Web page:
A Searing Account Of a Latin Revolutionary
COMPANERO: The Life and Death of Che GuevaraSkip to next paragraph
Subscribe Today to the Monitor
By Jorge Castaneda
Alfred A. Knopf
352 pp., $30
This is the year of Che. May saw publication of "Che Guevara: A Revolutionary Life," by Jon Lee Anderson (Grove), a grand and sweeping biography of a short, violent, yet evocative and impressive life.
Now comes a searing account by Jorge Castaneda, a prominent Mexican academic. Both books have been brilliantly assessed in the Oct. 6 issue of The New Yorker by Alma Guillermoprieto, who offers a view from the Latino side.
So it is with Castaneda's brilliant book. Rich in narrative detail, it presents a broad, philosophical overview that pivots on one key question: What has gone wrong with Latin America over the past century?
For Americans, the answer is simple: the absence of parliamentary democracy and consumer goods capitalism. But Castaneda's response typifies that of the Latino intelligentsia by pointing to the terrible pressures of poverty, illness, corruption, military coups, and intense class and ethnic disparities.
Hence the broad appeal of revolution, of Castro and of Guevara, who proclaimed in 1965, "There is no life outside the Revolution," even as he admitted that "The Congolese Revolution was irreparably doomed to failure owing to its internal weaknesses."
How did Che move from the first statement to the second, from a political/military triumph in Cuba during 1958-59, to the frustrations of economic failure in the early 1960s; to great plans - and painful defeats - in the Congo during 1965; and to the ultimate disaster in Bolivia in October 1967? There is no simple answer, and Castaneda bluntly portrays the terrible ambiguities afflicting Castro's Cuba in general and Che in particular.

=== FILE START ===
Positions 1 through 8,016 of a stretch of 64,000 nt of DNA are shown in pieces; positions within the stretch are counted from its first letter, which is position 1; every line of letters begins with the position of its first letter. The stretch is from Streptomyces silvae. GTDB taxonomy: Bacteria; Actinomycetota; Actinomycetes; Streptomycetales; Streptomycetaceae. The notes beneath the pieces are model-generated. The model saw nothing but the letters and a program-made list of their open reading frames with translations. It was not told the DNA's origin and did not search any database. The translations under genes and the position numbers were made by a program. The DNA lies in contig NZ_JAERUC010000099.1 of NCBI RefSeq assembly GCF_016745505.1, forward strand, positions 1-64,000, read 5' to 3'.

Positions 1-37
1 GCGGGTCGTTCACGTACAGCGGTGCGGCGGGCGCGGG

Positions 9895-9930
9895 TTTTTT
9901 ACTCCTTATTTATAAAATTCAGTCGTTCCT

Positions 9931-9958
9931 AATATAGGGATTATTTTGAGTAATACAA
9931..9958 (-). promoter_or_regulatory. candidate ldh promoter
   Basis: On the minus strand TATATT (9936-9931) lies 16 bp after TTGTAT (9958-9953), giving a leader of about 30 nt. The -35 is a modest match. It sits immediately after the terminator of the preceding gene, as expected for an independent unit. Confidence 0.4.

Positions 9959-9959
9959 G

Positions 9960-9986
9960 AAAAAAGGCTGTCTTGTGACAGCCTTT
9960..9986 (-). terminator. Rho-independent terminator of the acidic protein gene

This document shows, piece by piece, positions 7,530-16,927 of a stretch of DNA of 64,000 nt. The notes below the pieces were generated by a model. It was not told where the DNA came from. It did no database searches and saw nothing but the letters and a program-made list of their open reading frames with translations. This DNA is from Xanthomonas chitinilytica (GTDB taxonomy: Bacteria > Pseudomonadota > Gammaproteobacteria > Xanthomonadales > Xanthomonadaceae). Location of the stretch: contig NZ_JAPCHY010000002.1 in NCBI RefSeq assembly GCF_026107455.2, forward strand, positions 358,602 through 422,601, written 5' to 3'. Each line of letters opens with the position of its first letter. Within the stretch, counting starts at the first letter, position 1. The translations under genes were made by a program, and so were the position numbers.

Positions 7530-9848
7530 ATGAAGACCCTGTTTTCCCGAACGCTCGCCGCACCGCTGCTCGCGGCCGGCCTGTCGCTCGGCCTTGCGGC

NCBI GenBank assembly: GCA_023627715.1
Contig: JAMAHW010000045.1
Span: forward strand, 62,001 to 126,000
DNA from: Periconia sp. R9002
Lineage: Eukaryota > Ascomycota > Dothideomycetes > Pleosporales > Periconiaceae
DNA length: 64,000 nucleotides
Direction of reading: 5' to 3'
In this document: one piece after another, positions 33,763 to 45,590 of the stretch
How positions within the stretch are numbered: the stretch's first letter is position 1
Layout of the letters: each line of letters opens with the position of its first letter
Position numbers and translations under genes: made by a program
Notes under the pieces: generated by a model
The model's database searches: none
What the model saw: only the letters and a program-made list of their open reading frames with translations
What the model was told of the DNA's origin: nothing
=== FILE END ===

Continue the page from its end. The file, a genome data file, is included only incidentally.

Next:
He begins with the young Che, the frail, yet strong-willed son of a prominent but disjointed Argentine family, who left the Peronist turmoil in 1953 to acquire a radical political education while wandering through Latin America.
Fetching up in Guatemala, he watched bitterly as the leftist democratic Arbenz government was overthrown by a CIA-sponsored coup. His conclusion: The United States was the great enemy of progress in Latin America, an enemy to be confronted and defeated.
Enter Fidel Castro, already known in 1955 as a radical plotter in Cuban politics. He and Guevara waged a victorious guerrilla war from the island's eastern tip. Guevara, the Argentine outsider, had found a new Bolvar, a charismatic liberator for all the Americas, who would evict the Yankees and their puppets, just as he had done with Batista. With Cuban backing, small guerrilla groups would raise revolution throughout the continent; Castro was less hopeful.
Subtle rifts developed between the two over industrializing one-crop Cuba - another of Guevara's crazier ideas - and spreading the revolution, first in the Caribbean, then in black Africa and finally in South America; all failed. Che meanwhile diverted himself with that classic radical dream, the creation of a "new man," militant, disciplined, and idealistic; Castro was skeptical.
Che posed a problem for him. Of course he symbolized the revolution, and Cuba's new global idealism and heroism. But Che was wildly unrealistic, ready to risk everything to confront American power, no matter what the cost. It was better to dispose of him; of course not violently, but perhaps by encouraging him to leave Cuba, to risk his life elsewhere. So Castaneda contends, portraying Che moving ever deeper into the Bolivian jungles, where illness, exhaustion, lack of food, an antagonistic peasantry, and pursuing troops combined to bring him down. He was executed on Oct. 9, 1967.
* Leonard Bushkoff regularly reviews books on history and biography for the Monitor.